More than ever today ” Iron sharpens iron”

    • Well said John ! Our pastor uses that phrase quite often. Great job Brandon !

      One of my bosses told us one time, we are our brothers’ keeper, if we see them doing something unsafe, we should point it out to them, so as to help protect them & others from injury.

      Iron sharpens iron, TrueType caught my attention & made me want to know more about the writer

  4. The penalty was too light. There is a significant difference between a bull moose and an elk. I don’t buy this young man’s story one bit. In my opinion, poaching, when you know the cost if you get caught is about the same if you were lucky enough to ever draw the tag then pay the fees, outfitter, etc. is no deterrent to committing the crime. The fine, losing hunting privileges, plus some jail time is much more appropriate and will make one think before they go down that road.

    • Fred ordifmeyer

      Loss of hunting “privileges” is appropriate. A $20k fine for a 19 year old is way out of line-volunteer hours would suffice. Locking him up in a cage is something only a sick sadist would recommend.

      • Agree, jail time was not needed (not sadistic or completely out of line either as he knew what he did was wrong and could have saved himself a lot by admitting his mistake – a hunter that can’t tell the diff between an elk and a moose or takes a shot at a distance they can’t tell the diff, should NOT be hunting period), but this whole country needs to RE-LEARN responsibility for your actions and that you will take and be held responsible for your actions. Congress needs that lesson more than anybody.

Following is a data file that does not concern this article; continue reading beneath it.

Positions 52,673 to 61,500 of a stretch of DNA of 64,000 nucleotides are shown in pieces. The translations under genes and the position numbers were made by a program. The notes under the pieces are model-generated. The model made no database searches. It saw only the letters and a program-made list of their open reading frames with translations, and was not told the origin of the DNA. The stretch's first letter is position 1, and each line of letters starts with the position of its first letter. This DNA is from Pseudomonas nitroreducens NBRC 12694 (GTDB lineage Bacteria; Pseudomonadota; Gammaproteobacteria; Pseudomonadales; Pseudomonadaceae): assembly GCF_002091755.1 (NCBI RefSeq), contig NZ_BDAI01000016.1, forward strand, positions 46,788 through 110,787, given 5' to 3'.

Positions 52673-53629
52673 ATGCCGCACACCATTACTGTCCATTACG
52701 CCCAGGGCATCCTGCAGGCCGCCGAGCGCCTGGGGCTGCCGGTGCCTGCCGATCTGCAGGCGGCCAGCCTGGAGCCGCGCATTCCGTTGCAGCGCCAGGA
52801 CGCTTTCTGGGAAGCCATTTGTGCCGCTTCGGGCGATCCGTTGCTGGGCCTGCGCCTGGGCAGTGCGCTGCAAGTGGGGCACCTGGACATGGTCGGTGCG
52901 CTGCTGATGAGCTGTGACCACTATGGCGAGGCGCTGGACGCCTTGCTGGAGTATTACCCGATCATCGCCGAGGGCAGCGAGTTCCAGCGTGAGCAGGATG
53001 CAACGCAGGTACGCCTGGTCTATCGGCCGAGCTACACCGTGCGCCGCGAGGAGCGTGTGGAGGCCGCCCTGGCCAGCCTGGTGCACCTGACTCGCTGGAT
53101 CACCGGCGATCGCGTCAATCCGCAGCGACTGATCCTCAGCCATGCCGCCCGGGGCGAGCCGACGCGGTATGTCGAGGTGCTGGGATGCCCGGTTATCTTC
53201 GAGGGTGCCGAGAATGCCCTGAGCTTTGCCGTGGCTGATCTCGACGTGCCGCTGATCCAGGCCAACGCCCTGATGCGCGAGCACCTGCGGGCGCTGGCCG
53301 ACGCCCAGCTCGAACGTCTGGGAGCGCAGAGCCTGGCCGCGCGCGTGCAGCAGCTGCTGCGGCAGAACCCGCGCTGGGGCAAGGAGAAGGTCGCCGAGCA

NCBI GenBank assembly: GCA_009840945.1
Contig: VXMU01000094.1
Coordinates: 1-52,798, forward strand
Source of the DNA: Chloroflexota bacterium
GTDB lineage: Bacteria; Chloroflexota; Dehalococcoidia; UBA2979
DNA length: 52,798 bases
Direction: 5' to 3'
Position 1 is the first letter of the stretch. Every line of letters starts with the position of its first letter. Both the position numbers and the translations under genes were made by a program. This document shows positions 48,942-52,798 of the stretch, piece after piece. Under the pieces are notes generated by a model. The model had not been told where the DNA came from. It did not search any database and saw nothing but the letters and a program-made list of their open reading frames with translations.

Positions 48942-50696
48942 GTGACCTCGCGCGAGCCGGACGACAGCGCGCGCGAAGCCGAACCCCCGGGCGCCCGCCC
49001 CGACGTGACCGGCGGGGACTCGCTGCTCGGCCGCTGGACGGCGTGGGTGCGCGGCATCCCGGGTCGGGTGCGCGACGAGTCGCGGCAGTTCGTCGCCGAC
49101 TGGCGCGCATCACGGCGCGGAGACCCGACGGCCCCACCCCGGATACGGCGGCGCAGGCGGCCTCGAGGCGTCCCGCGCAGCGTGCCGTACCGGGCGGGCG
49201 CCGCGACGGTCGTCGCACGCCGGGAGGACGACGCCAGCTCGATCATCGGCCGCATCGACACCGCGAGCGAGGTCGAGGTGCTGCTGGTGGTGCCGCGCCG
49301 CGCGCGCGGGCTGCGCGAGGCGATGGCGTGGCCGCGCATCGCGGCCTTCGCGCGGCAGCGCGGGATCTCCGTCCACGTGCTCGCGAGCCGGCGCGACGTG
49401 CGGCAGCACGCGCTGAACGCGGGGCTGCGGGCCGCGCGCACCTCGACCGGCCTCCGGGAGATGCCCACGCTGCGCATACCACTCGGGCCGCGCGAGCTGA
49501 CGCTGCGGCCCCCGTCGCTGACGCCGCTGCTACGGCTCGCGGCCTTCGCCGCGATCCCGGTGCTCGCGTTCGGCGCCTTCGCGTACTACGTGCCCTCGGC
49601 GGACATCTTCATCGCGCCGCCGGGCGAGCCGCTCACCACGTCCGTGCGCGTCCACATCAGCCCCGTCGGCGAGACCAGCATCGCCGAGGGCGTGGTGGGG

5. Had he turned himself in the fine would have been less. $20K for a limited (Colorado’s Moose pop is pretty small – and licenses as rare as the Powerball winners) and trophy animal, might seem high to some and to a 19 yr old I am sure it is, but were it less, some with means would think nothing of it. Doesn’t say, but should also be at least 5 yrs or no hunting and that would mean about 40+ other states would not let you either. Fine kinda fits the crime.

  6. First an elk in Missouri now a moose in Colorado. The hunter not having positive identification of what he was shooting at is even worse.

    • Exactly! If you don’t positively know what your target is then don’t pull the trigger. Taking an animal’s life then saying “oops” doesn’t cut it in my book. Know your target or don’t hunt.